B.C. government to make some textbooks available free online

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Includes textbooks from 40 of the most popular post-secondary courses in the province

Veronika Bondarenko
The Ubyssey (University of British Columbia)

VANCOUVER (CUP) — The B.C. government wants to offer online textbooks for free to university students, but there’s still a fair bit of homework to do before the project becomes a reality.

The B.C. Ministry of Advanced Education plans to commission textbook authors or developers to put together online textbooks for popular undergraduate courses. As a condition of funding, they’ll be available through a Creative Commons licence that makes them free for anyone to use, reuse and revise. A nonprofit called BCcampus, acting as an agent of the government, will store the textbooks online.

The ministry has promised to offer free online textbooks for 40 of the most popular post-secondary courses in the province, but it’s up to professors to decide what textbooks are assigned within specific courses.

If all goes according to plan, some of the books will be available by September 2013.

After looking at data from B.C. schools and similar projects in Washington and California, the ministry will decide which courses will get free books. They expect to commission books for first-year courses like English, psychology and calculus.

The BCcampus organization, a 10-year-old publicly funded group, exists to create online shared services and resources for universities and colleges in B.C. CUPE locals across B.C. have railed against any “shared services” plans promoted by the province, arguing that they may result in lost jobs.


“Different institutions, and even different professors within the same institution, use different textbooks for courses that cover the same broad subject matter. The exact textbook choice is up to the professor … This is why collaboration and coordination with post-secondary institutions is essential to the success of this system.” – Kiran Mahal


The government argues that the free textbooks will save over 200,000 students hundreds of dollars per year, but Debbie Harvie, managing director of the UBC Bookstore, said she’ll wait and see whether this plan will cut into Bookstore sales.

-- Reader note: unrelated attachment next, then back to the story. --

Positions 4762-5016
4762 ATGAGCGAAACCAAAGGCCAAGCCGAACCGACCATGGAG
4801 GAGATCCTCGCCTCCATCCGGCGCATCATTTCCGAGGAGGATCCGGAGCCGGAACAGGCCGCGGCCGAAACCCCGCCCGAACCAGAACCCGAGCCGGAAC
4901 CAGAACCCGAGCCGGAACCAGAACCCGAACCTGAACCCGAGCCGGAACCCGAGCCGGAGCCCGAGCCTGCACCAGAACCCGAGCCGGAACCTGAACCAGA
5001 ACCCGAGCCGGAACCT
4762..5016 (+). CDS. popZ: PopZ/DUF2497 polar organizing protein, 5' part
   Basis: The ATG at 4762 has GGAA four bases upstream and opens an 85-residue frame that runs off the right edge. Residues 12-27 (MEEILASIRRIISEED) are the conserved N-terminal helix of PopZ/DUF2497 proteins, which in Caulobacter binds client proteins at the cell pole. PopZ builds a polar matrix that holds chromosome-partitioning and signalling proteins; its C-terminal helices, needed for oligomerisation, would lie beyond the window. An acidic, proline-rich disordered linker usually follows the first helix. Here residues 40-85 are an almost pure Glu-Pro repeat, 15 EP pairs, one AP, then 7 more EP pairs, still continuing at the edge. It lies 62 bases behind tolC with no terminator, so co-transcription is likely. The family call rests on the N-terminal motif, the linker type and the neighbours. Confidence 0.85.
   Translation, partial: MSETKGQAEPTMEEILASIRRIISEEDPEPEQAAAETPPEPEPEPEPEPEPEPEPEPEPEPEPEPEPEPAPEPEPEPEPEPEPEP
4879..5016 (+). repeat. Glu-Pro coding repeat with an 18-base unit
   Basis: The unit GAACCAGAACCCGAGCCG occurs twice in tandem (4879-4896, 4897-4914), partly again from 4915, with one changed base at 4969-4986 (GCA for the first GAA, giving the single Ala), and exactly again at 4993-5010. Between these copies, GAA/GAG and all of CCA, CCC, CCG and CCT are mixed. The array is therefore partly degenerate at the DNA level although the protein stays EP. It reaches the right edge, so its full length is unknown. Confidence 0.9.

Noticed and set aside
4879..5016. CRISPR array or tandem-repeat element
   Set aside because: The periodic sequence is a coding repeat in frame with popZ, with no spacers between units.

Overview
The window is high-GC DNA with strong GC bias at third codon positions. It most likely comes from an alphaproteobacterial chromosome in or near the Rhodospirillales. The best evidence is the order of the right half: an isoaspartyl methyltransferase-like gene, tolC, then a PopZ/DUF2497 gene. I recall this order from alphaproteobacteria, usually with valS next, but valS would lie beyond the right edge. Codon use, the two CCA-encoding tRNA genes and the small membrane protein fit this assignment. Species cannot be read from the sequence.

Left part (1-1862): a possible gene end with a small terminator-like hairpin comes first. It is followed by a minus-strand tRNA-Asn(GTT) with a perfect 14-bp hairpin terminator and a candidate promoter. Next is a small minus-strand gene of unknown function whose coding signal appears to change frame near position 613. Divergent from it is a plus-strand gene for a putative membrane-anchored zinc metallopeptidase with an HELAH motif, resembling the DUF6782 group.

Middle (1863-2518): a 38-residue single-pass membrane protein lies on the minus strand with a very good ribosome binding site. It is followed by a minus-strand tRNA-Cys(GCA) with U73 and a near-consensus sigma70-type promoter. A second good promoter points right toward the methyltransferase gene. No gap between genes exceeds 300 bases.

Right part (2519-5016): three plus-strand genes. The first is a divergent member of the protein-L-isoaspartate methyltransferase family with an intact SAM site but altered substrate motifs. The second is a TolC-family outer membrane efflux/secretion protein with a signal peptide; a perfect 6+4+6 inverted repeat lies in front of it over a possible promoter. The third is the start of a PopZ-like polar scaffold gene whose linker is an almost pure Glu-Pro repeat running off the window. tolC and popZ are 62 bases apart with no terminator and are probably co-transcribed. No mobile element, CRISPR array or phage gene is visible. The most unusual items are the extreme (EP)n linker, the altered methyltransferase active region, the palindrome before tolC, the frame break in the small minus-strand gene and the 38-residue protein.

“We don’t yet know the effect of this announcement, except to say that there are not a lot of ‘free’ materials available at this point,” said Harvie.

“I am waiting to hear more specifics so that I can understand how this could affect the Bookstore. In the meantime, we are, of course, selling e-textbooks when we can get them, as well as new [and] used [textbooks], custom course packs and renting books too.”

Kiran Mahal, vice-president academic and university affairs of the Alma Mater Society – AMS – at UBC, agreed that free access to online textbooks would help make post-secondary education cheaper.

“Different institutions, and even different professors within the same institution, use different textbooks for courses that cover the same broad subject matter,” said Mahal. “The exact textbook choice is up to the professor … This is why collaboration and coordination with post-secondary institutions is essential to the success of this system.”

Mahal also stressed that the quest to make higher education more affordable should not end at textbooks.

“More needs to be done around funding of higher education in a more consistent and holistic way, from student loan reform to increasing the block grant provided to public institutions like UBC,” Mahal said.

2 comments

  1. BookGator 2 November, 2012 at 04:25

    It's important that students get the help of the government in terms of lowering the cost of textbook or making textbooks available for students for free through grants by government provided to authors and publishers. I really think that the government has to step up to prevent students from leaving schools due to extremely expensively textbooks.

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